Gavin DeGraw’s new CD has a great song called “Candy” built around a refrain that’s almost biblical. “We have our lives to bear/ Our bags to burden/ But we just buy and we wear/ The plastic version of/ Love, hope, understanding./But we can’t survive on candy.” The more we center our relationships around social media and cell phone text messages, the more plastic our version of 21st Century love becomes.
It strikes me that our lonely, hook-up society is primed and ready for the kind of message the Church teaches best. Our faith is built around the concept of unconditional love. Our Bible is full of principles about loving other people above self, dealing tirelessly with failed human beings, cultivating genuine love in a wilderness of meaningless sex. Our Lord enjoyed full, satisfying relationships without the benefit of marriage, sexual immorality, or kinky perversion. And he has called us to enjoy the same kinds of relationships with other human beings.
But we have this nagging problem- our marriages and friendships don’t seem so much better than those our unbelieving friends are enduring. In fact, sometimes our version of friendship is even more plastic and worthless than theirs because we think it’s spiritual to pretend we love people when, in fact, we can hardly countenance them. We can sit in the same room and sing hymns, but don’t ask us to sit at the same table and share a friendly conversation. We are Christians in principle, but in practice we are atheists.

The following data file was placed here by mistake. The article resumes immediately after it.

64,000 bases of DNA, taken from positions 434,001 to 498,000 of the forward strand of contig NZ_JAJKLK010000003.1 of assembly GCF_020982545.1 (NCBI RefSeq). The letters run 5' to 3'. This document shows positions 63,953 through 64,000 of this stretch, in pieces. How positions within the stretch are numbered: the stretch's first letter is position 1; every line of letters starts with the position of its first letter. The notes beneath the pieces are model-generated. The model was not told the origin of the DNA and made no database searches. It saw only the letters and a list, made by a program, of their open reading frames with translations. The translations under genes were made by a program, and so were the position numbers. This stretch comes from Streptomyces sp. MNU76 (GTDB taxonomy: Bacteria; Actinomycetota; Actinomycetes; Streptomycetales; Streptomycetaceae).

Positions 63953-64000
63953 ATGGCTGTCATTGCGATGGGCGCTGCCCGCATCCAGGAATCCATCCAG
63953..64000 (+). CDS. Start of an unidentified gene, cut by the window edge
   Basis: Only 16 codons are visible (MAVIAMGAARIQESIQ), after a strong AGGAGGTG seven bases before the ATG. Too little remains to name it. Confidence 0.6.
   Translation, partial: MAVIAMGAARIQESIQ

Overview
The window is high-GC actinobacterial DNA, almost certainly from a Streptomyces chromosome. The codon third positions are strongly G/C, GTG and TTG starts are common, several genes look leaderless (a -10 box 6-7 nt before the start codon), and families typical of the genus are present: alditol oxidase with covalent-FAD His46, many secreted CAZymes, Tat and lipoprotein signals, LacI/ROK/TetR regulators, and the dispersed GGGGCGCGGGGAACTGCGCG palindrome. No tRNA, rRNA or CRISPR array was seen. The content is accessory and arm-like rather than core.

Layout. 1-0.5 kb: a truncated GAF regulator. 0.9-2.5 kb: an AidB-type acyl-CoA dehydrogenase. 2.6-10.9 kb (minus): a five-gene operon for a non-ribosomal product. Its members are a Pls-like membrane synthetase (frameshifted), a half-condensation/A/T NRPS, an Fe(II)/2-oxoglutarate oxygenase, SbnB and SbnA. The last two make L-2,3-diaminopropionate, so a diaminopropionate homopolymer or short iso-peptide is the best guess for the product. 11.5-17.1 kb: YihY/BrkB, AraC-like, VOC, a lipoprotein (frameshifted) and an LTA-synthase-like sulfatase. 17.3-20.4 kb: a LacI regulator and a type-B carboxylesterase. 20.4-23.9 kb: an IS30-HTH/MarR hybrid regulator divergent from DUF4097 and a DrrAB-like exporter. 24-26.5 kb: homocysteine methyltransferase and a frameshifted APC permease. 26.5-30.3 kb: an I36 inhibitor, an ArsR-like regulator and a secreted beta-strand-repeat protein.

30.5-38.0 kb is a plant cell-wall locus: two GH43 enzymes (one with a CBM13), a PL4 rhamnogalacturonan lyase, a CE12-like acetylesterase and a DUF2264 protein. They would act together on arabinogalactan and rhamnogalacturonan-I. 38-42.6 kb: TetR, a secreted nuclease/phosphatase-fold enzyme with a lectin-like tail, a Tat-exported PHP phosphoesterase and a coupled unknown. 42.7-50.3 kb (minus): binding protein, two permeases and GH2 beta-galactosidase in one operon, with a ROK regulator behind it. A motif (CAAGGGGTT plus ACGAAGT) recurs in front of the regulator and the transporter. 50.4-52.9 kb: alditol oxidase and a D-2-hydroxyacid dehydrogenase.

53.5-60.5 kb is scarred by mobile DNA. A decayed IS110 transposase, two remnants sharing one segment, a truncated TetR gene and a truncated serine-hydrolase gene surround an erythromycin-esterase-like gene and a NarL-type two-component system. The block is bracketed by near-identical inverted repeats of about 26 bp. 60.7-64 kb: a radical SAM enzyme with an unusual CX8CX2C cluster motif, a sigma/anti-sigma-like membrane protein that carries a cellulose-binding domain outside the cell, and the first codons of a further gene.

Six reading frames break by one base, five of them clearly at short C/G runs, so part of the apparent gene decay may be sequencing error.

During these Christmas holidays, I’m going to devote myself to the priniciples of Relationship Rescue! If there were Ten Commandments that could guide us in satisfying human relationships like marriage and friendship, what would they be? Over the last several months, many of my Christian friends have helped to prepare me for this moment. As I have watched people of faith misunderstand each other, disrespect each other, discount the uniqueness of other human beings, and attribute evil motives to people they don’t know well, I have heard the Spirit calling out again and again. There are some basic, core principles from God’s Word that we shatter on the rocks of cynicism week after week, month after month.
So think about this question for a few weeks: if you were asked to identify the 10 biblical principles which are most applicable to healthy relationships, what would they be? I dare you to make a list. I’ll begin to share mine next week and we can compare notes. So put on your thinking cap. Let’s find the wisdom of God which our lonely world is dying to hear.
Lift up the Cross!